[ an-tik ]
/ ˈæn tɪk /


Usually antics.
  1. a playful trick or prank; caper.
  2. a grotesque, fantastic, or ludicrous gesture, act, or posture.
  1. an actor in a grotesque or ridiculous presentation.
  2. a buffoon; clown.
  1. a grotesque theatrical presentation; ridiculous interlude.
  2. a grotesque or fantastic sculptured figure, as a gargoyle.


ludicrous; funny.
fantastic; odd; grotesque: an antic disposition.

verb (used without object), an·ticked, an·tick·ing.

Obsolete. to perform antics; caper.

Nearby words

  1. antibody excess,
  2. antibody-mediated immunity,
  3. antibugging,
  4. antibuser,
  5. antibusing,
  6. antical,
  7. anticancer,
  8. anticapitalist,
  9. anticarious,
  10. anticatalase

Origin of antic

1520–30; earlier antike, antique < Italian antico ancient (< Latin antīcus, antīquus; see antique), apparently taken to mean “grotesque,” as used in descriptions of fantastic figures found in Roman ruins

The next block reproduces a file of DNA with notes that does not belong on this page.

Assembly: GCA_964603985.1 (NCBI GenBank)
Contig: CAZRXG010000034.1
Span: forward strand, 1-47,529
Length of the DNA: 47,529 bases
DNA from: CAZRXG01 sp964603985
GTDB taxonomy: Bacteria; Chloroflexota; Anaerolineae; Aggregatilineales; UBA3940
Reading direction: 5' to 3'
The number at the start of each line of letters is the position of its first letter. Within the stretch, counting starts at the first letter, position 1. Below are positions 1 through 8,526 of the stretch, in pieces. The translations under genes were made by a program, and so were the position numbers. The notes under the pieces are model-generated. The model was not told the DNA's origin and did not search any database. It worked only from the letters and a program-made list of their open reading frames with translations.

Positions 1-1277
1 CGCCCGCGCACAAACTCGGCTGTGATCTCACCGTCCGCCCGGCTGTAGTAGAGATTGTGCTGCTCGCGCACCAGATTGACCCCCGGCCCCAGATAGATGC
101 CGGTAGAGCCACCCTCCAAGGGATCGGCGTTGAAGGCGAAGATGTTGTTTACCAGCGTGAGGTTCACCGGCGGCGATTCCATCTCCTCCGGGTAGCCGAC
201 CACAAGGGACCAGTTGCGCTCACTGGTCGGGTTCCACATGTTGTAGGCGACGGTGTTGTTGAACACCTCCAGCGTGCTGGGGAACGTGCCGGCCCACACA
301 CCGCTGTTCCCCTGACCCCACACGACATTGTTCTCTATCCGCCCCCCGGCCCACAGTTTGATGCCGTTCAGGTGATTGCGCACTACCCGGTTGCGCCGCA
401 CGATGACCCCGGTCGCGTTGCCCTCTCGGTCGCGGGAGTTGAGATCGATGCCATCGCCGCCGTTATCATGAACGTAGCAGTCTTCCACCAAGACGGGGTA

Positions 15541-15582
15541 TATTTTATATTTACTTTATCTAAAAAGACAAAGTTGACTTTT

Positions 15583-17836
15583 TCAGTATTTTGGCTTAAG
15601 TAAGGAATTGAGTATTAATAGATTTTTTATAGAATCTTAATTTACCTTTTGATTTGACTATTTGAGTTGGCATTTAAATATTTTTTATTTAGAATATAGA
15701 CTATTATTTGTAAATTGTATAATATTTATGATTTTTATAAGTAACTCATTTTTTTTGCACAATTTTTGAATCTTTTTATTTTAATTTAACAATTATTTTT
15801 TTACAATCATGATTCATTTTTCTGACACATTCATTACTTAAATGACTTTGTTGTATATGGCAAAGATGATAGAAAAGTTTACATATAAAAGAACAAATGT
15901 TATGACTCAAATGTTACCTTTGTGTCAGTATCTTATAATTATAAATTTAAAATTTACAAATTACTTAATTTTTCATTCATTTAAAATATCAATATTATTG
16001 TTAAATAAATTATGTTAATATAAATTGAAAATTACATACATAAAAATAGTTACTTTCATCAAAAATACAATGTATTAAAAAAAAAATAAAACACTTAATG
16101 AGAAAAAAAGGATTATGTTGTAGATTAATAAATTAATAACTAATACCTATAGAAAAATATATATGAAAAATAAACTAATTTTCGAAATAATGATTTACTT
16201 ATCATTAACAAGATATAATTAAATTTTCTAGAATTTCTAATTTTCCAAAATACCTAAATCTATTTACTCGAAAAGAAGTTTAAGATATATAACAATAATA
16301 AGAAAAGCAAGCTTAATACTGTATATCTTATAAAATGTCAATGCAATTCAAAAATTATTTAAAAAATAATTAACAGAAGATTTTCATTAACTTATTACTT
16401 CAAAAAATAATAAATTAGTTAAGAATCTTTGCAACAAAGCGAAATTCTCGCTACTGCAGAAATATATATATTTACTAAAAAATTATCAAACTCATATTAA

Related formsan·ti·cal·ly, adverb

Can be confusedantic antique Unabridged Based on the Random House Unabridged Dictionary, © Random House, Inc. 2019

Examples from the Web for antic

British Dictionary definitions for antic


/ (ˈæntɪk) /


archaic an actor in a ludicrous or grotesque part; clown; buffoon


archaic fantastic; grotesque
See also antics

Word Origin for antic

C16: from Italian antico something ancient, or grotesque (from its application to fantastic carvings found in ruins of ancient Rome); see antique

Collins English Dictionary - Complete & Unabridged 2012 Digital Edition © William Collins Sons & Co. Ltd. 1979, 1986 © HarperCollins Publishers 1998, 2000, 2003, 2005, 2006, 2007, 2009, 2012